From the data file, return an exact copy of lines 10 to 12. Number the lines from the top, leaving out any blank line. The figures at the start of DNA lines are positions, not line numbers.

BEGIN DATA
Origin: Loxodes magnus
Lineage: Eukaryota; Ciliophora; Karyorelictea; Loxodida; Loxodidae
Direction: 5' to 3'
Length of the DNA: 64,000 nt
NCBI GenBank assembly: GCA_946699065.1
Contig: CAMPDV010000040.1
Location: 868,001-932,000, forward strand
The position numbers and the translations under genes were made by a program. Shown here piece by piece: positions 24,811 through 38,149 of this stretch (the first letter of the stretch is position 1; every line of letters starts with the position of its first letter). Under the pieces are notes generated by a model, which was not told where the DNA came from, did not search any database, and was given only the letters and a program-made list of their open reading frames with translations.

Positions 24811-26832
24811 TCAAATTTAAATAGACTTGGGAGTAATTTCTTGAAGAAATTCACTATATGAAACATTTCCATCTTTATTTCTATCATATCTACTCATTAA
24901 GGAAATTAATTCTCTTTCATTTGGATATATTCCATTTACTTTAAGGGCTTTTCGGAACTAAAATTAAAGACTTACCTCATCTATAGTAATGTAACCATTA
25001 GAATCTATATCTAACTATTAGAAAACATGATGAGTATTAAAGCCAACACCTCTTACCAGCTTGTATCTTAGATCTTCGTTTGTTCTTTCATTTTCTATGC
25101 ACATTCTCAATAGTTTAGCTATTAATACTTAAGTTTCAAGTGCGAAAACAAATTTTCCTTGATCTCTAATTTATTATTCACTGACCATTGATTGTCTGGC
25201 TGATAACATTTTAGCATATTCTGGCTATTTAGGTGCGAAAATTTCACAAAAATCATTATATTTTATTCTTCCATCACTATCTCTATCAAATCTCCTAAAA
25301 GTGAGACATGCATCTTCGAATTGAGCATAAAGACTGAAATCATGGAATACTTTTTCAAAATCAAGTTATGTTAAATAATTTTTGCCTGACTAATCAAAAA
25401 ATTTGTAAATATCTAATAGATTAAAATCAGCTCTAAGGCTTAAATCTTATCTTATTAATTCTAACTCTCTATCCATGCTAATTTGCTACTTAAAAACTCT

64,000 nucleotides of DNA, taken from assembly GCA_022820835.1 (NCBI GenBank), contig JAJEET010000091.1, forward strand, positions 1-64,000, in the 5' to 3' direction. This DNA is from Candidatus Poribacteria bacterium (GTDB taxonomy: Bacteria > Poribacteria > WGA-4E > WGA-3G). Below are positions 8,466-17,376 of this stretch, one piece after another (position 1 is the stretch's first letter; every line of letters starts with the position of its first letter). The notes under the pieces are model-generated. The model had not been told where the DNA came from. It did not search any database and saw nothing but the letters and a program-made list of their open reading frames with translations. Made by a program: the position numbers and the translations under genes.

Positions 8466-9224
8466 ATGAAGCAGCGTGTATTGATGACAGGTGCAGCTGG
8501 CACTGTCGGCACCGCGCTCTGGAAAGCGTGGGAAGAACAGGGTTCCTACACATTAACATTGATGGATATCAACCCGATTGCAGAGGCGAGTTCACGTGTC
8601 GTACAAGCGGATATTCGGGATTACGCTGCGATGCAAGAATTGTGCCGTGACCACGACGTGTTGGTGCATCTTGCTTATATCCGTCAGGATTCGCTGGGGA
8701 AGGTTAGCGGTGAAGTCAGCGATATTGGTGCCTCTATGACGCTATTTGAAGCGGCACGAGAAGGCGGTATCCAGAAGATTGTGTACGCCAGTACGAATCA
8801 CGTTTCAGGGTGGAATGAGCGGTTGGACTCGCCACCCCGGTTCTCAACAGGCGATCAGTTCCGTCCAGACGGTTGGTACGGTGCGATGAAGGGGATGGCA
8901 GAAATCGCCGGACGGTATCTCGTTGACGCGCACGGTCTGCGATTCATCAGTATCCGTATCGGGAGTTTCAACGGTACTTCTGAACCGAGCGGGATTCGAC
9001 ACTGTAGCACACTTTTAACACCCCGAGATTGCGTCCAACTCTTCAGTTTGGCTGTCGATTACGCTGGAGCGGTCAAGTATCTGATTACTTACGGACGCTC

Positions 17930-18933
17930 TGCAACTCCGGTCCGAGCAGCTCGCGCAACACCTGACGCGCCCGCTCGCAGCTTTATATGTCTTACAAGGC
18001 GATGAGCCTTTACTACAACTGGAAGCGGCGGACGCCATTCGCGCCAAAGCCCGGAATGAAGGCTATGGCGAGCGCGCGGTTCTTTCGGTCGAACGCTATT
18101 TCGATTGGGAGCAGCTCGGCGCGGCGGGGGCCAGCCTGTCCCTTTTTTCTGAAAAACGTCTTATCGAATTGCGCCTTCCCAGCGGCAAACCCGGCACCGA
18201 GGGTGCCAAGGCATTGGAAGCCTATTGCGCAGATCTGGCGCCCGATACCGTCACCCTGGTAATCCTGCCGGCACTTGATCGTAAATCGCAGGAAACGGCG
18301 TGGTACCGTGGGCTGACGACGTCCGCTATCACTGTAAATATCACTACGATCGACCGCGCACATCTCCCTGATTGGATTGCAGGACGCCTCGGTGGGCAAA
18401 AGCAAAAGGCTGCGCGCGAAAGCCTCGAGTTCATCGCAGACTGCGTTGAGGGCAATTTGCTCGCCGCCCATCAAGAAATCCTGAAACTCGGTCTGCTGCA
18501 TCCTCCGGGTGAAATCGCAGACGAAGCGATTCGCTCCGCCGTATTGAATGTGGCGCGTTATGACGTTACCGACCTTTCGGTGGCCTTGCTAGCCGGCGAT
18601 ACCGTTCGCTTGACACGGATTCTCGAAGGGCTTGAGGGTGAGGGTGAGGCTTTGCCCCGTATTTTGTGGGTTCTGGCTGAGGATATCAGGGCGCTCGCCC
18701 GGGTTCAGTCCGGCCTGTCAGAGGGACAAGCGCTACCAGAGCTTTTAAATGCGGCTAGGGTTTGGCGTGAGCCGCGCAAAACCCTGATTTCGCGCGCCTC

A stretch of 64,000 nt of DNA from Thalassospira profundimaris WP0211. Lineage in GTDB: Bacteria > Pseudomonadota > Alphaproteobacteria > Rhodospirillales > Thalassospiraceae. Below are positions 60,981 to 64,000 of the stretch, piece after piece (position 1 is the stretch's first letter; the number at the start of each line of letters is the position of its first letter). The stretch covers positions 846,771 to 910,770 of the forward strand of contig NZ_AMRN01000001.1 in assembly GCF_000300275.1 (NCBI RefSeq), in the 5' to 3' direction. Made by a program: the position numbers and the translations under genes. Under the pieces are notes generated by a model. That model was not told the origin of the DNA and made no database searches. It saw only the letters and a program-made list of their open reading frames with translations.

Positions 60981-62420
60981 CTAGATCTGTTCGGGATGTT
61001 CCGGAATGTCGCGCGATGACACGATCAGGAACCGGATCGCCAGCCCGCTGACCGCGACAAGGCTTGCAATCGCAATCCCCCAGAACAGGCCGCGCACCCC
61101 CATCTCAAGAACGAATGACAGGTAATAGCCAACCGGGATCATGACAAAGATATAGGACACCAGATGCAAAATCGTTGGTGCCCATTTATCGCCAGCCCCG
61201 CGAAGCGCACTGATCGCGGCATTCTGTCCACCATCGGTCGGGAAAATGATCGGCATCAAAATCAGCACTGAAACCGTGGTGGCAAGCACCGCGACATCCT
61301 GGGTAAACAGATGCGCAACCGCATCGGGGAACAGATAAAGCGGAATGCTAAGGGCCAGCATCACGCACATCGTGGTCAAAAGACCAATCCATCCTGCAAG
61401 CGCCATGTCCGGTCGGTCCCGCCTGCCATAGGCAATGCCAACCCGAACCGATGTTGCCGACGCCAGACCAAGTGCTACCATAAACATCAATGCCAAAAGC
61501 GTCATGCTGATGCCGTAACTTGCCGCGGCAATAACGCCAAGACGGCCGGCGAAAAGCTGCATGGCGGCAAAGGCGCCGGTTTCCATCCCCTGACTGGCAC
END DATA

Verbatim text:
24811 TCAAATTTAAATAGACTTGGGAGTAATTTCTTGAAGAAATTCACTATATGAAACATTTCCATCTTTATTTCTATCATATCTACTCATTAA
24901 GGAAATTAATTCTCTTTCATTTGGATATATTCCATTTACTTTAAGGGCTTTTCGGAACTAAAATTAAAGACTTACCTCATCTATAGTAATGTAACCATTA
25001 GAATCTATATCTAACTATTAGAAAACATGATGAGTATTAAAGCCAACACCTCTTACCAGCTTGTATCTTAGATCTTCGTTTGTTCTTTCATTTTCTATGC